Whitehouse, Boyle Legislation to Protect Social Security for All, Make Wealthiest Pay Fairer Share Will Extend Solvency Indefinitely
Social Security Administration’s Chief Actuary finds the Medicare and Social Security Fair Share Act, which abides by President Biden’s pledge not to raise taxes on those making less than $400,000, would extend Social Security solvency for more than 75 years
Washington, D.C.—New analysis released today by the Social Security Administration’s Office of the Chief Actuary finds the Medicare and Social Security Fair Share Act, originally introduced by Senator Sheldon Whitehouse (D-RI), and with companion legislation introduced today by Congressman Brendan F. Boyle (D-PA-02), would extend Social Security solvency indefinitely by making the nation’s highest earners contribute their fair share. The Chief Actuary’s letter was issued in response to a joint request from Senator Whitehouse, Chairman of the Senate Budget Committee, and Congressman Boyle, Ranking Member of the House Budget Committee.
“The mega-rich—taking advantage of our rigged tax code—have avoided paying Social Security taxes on most of their income, threatening the promise of Social Security for future generations,” said Senator Whitehouse. “But as the new analysis from the Social Security Administration shows, we can protect this bedrock program for all and improve our broken tax code—a win-win in my book. Republicans recently joined Democrats in promising not to cut Social Security, which leaves raising revenue as the only option to protect the program. I invite my Republican colleagues to join me in shoring up this vital lifeline by leveling the playing field so that teachers, nurses, and firefighters aren’t paying more of their income in taxes than billionaires.”
“From my first day in Congress, I pledged to fight any efforts to weaken the stability and soundness of earned Social Security & Medicare benefits for millions of Americans,” said Congressman Boyle. “This legislation saves Social Security and Medicare for generations to come. Social Security and Medicare represent a commitment made by this country decades ago to honor the dignity and independence of senior citizens and disabled citizens. Rather than tearing these programs down, as some in Congress want to do, we should be strengthening and securing them.”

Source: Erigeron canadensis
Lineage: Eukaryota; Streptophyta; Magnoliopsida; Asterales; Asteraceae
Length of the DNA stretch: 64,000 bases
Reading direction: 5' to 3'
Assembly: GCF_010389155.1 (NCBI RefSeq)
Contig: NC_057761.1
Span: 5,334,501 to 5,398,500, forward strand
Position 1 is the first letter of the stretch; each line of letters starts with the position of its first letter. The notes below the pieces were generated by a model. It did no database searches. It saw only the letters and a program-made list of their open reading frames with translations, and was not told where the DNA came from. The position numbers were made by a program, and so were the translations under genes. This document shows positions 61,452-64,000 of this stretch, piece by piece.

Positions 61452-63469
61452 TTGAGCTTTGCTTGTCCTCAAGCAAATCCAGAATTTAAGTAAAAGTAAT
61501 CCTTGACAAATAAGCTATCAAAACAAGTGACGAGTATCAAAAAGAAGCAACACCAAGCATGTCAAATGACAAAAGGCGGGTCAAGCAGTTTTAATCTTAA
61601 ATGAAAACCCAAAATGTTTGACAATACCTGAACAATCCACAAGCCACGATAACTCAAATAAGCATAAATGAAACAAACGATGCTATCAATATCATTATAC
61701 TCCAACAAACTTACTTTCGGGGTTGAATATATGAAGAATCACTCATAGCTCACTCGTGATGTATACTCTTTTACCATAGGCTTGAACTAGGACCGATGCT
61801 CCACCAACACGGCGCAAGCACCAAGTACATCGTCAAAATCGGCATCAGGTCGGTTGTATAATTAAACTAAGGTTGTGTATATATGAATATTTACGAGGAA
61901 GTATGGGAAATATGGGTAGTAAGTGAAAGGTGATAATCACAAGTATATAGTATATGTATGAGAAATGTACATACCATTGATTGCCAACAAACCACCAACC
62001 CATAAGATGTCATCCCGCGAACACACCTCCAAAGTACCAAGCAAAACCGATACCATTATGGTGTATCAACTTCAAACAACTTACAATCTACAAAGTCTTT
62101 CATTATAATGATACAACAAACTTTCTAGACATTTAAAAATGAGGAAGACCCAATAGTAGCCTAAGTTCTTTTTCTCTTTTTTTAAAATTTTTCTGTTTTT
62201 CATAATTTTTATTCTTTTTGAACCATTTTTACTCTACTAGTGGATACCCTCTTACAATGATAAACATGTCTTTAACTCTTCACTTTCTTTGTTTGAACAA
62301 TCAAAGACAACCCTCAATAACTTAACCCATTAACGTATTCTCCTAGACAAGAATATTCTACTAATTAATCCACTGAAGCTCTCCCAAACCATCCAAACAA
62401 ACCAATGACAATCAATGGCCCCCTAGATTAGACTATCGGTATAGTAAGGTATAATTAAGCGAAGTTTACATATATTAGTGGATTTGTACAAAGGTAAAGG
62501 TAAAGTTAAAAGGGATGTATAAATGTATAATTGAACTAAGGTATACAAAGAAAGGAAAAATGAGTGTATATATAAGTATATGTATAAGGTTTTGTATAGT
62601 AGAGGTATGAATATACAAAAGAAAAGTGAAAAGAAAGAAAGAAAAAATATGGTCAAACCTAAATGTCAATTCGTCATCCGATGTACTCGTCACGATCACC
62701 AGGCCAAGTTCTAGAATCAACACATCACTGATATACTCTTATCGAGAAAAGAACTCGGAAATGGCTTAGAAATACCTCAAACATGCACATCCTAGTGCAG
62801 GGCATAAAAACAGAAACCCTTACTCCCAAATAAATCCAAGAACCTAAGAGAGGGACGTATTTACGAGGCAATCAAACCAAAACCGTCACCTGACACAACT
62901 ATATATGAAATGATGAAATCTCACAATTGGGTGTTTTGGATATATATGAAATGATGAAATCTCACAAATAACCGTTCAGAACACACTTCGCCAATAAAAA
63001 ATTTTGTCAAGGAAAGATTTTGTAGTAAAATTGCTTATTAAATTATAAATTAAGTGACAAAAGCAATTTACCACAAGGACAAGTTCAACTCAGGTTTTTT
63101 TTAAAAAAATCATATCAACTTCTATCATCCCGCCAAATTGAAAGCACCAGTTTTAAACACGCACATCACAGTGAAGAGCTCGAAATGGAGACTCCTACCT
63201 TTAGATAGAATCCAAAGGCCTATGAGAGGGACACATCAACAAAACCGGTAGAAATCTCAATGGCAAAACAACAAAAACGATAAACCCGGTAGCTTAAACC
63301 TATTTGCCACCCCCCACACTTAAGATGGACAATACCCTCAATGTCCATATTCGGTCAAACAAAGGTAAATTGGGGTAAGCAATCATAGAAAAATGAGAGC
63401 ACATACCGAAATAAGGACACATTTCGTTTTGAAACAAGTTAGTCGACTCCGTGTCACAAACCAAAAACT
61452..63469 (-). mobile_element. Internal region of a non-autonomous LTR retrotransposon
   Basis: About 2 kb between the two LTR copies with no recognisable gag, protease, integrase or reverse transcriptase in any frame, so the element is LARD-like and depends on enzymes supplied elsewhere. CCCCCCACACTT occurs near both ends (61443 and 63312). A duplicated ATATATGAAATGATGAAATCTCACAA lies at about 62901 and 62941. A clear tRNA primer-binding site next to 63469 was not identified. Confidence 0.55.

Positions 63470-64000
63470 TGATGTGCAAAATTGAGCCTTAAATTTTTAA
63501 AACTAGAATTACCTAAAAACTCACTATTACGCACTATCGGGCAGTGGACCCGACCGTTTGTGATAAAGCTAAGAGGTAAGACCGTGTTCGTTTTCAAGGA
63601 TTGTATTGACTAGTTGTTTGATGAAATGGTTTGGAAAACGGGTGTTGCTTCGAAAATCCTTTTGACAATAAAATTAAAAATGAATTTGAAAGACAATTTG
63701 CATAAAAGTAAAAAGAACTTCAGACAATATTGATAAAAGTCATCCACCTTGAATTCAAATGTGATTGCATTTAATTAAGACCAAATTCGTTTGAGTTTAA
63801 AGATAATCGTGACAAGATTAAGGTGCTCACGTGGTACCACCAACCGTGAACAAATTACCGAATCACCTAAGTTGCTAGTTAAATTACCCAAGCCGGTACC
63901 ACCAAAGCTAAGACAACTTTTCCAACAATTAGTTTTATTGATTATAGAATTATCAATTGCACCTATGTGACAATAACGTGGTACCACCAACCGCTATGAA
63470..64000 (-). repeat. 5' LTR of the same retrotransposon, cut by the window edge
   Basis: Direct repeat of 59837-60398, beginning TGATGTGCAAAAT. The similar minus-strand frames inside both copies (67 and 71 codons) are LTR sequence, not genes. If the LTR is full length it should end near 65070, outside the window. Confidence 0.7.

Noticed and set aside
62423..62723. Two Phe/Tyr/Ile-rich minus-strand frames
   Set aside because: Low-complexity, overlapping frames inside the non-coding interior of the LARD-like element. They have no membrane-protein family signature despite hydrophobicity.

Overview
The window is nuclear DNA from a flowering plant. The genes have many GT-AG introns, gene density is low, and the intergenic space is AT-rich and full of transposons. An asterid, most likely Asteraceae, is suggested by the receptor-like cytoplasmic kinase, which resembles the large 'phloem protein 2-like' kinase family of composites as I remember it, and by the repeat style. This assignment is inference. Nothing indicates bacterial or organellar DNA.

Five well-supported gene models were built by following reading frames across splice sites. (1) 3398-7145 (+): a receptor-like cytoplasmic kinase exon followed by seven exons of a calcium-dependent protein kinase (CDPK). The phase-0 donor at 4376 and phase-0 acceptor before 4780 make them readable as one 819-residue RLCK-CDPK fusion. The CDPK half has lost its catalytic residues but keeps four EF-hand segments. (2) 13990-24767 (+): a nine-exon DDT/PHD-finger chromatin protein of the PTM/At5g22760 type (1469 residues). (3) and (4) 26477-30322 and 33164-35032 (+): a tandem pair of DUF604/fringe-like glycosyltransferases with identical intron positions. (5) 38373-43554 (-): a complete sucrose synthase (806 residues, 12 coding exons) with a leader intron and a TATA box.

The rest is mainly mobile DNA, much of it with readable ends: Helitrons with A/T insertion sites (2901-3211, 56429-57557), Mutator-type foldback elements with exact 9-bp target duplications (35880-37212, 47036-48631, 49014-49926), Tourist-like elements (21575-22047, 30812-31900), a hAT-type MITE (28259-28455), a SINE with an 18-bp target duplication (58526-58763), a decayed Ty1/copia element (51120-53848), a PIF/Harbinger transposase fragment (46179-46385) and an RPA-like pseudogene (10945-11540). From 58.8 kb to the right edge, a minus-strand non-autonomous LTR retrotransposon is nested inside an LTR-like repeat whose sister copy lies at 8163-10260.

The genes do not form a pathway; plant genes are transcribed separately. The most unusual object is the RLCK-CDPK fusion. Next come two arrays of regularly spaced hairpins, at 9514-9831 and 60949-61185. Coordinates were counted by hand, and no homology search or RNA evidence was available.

Social Security benefits, which workers earn by contributing throughout their working lives, help support elderly Americans, their children, and disabled workers. In February 2023, fully 20% of the entire U.S. population was directly receiving Social Security payments. As the foundation of the U.S. retirement system, the program ensures that all who pay into the system can retire with a guaranteed paycheck, and 97% of seniors either currently receive or will receive benefits. Social Security is also the nation’s most effective anti-poverty program, and in 2021, it lifted 22 million people out of poverty.
However, because of rising economic inequality and an aging population, without additional revenue, Social Security will only be able to pay 80% of promised benefits starting in 2035. On Wednesday, July 12, the Senate Budget Committee will hold a hearing to highlight how bipartisan agreement not to cut Social Security means raising additional revenue is the only option. Chief Actuary of the Social Security Administration Stephen Goss will testify.
By making the wealthiest earners—just 2% of taxpayers—pay a fairer share, Social Security will be protected for all while also addressing rampant inequity in the U.S. tax system.
Sen. Whitehouse and Congressman Boyle’s Medicare and Social Security Fair Share Act will:
- Preserve Medicare and Social Security while safeguarding benefits.
- Extend Social Security solvency indefinitely and extend Medicare solvency by an estimated 20 years.
- Require taxpayers with over $400,000 in income to contribute a fairer share to Social Security.
- Ensure that no matter the source of their income, high-income taxpayers would pay the same tax rate on their income exceeding that threshold.
- Require taxpayers with incomes above $400,000 to contribute more to Medicare and close a loophole in the law that favors high earners, as proposed by President Biden.
- Increase the rate for income above $400,000 by 1.2 percent.
- Ensure that wealthy owners of pass-through businesses like hedge funds and private equity firms with more than $400,000 in annual income cannot avoid Medicare taxes.
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